Slower Production Starting to Impact Excess U.S. Inventory

Slower Production Starting to Impact Excess U.S. Inventory

Haig Stoddard, Industry Analyst

August 4, 2017

2 Min Read
Slower Production Starting to Impact Excess U.S. Inventory

After several months when sales expectations failed to dent bloated inventory on dealer lots, there was a sign in July that slowdowns in North American light-vehicle production were beginning to have a positive effect in paring stocks.

WardsAuto estimates July 31 LV inventory still to be about 15% higher than necessary to meet current demand. Each of the major categories inside the LV total, including car and truck, and the splits between domestically made and imports all could use some trimming.

July 31 inventory totaled 3.86 million units, 9.4% above year-ago, and equivalent to a 69 days’ supply. July’s days’ supply was a welcome, though not unusual, drop of five days from June, but significantly above like-2016’s 61. A days’ supply in the high 50s is optimal for July.

Albeit faint at this point, the signs automakers are seeing some relief from excess stocks fell into the domestic LV category. July 31 domestic inventory was 8.7% above same-month 2016, down from June’s 9.1% gap, and the first time since February the year-over-year margin did not increase from the prior month.

July 31 days’ supply of domestic LVs was 70, a decline from June’s 76 but well above like-2016’s 63.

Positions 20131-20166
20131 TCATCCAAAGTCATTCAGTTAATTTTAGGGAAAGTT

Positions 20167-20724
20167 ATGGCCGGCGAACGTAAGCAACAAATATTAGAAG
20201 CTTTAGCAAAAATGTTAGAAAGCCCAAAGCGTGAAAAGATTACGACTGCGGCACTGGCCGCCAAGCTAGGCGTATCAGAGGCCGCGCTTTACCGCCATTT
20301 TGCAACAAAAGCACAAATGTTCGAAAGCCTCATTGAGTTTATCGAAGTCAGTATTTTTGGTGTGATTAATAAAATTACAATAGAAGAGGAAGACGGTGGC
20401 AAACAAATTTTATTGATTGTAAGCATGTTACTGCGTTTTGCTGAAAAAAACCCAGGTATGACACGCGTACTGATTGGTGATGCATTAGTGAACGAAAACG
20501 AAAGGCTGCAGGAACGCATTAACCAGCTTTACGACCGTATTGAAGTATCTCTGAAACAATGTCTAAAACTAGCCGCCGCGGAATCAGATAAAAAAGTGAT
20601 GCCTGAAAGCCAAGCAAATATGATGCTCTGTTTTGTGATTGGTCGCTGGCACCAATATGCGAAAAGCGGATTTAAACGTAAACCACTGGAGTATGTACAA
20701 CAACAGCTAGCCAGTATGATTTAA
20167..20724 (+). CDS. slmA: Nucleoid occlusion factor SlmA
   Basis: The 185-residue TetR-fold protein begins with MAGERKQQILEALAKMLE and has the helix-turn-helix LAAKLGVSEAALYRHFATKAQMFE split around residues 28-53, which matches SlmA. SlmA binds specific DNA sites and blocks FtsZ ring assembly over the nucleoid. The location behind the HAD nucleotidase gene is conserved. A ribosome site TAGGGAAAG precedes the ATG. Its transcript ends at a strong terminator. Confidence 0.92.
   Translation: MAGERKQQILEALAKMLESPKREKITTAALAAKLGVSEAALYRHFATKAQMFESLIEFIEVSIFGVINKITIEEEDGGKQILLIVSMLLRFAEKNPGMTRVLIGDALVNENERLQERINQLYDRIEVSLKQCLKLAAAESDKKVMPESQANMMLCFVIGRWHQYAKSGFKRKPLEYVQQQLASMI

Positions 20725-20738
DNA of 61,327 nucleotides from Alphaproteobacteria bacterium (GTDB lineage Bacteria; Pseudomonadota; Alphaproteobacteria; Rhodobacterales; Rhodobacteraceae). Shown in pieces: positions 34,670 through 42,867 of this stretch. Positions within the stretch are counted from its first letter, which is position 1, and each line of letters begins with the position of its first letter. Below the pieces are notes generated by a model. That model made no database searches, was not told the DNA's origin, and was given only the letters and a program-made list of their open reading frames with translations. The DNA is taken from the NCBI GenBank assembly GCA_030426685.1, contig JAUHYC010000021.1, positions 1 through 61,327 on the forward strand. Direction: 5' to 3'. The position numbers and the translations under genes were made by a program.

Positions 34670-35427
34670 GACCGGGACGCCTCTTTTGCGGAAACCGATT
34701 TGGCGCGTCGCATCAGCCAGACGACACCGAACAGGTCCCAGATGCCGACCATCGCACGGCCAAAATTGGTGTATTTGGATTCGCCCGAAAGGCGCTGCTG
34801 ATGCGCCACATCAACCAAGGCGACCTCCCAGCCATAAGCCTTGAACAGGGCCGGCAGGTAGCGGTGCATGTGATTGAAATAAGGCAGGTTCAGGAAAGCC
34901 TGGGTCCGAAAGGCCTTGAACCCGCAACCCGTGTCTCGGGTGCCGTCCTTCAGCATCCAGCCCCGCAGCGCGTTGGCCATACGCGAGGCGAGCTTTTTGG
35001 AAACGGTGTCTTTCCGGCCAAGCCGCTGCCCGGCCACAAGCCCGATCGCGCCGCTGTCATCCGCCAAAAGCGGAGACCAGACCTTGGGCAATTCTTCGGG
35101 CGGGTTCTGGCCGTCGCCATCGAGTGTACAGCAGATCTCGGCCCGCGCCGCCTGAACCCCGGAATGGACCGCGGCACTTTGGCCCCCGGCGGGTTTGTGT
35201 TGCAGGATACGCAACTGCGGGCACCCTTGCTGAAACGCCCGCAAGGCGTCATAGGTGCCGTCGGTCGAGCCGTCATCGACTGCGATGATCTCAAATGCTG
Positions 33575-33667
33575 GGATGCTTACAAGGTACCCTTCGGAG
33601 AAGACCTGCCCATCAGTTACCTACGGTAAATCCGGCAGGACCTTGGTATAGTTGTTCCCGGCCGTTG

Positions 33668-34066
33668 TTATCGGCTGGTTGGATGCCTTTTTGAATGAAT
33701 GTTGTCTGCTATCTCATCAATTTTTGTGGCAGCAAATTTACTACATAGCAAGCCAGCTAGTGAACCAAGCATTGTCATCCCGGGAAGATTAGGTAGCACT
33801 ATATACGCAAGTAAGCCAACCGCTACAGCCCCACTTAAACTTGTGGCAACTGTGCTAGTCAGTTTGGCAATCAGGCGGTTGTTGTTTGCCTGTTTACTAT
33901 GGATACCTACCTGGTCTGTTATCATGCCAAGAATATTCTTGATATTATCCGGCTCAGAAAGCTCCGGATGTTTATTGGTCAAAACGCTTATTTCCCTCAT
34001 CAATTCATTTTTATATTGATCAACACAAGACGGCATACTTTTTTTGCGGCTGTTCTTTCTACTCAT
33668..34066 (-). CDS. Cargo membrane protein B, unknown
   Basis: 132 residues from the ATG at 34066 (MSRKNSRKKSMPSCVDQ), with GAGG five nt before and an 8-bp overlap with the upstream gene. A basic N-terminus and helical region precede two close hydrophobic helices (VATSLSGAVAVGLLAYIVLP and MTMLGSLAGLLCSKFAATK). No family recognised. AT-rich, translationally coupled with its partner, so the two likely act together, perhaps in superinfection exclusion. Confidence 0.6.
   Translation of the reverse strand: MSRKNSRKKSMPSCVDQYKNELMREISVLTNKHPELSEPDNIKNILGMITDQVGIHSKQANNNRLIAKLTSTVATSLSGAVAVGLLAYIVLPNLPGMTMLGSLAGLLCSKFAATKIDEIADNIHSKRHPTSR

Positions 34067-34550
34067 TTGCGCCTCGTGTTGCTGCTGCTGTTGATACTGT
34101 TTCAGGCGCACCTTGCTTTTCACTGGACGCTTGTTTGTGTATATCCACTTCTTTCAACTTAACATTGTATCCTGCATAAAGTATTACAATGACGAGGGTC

Combined with further slowdowns in production, and the likelihood sales incentives rise through September, a narrowing gap for domestic LVs could be the beginning of a trend.

Inventory relief could more heavily rely on production cuts if U.S. sales don’t improve on the past two months.

Initial modeling pegs August’s sales at a seasonally adjusted annual rate of 16.7 million units, not much better than the 16.6 million combined total of the past two months. Worse still, the initial look in recent months consistently has overstated the final figure, meaning price discounting – whether spiffs to customers or dealer incentives – will need to significantly increase or production cuts will be even steeper than expected.

Greater pressure on domestic LVs also is coming from import inventory, which surged to 12.3% above year-ago in July. In June, import stock was a lesser 5.7% above same-month 2016 and July’s year-over-year gap was the highest since November. Import day’s supply of 62 also was much higher than the year-ago total (53) and below the prior month’s 66.

After garnering market share from domestic LVs in the past two years, the higher import inventory comes when sales penetration of overseas-built LVs has started to decline in the past four months. Some of the inventory increase is due to more import volume of LVs that are sourced both domestically and from overseas, including the Honda Accord, Honda Civic, Toyota Camry and Toyota RAV4.

Offsetting import sales increases from the aforementioned dual-sourced vehicles are domestic replacements for previously imported vehicles, such as the Audi Q5, Kia Forte, Mazda3 and Subaru Impreza. Also, the new extended-length version of the Volkswagen Tiguan and the all-new Volkswagen Atlas are replacing import volume in VW’s lineup.

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About the Author(s)

Haig Stoddard

Industry Analyst, WardsAuto

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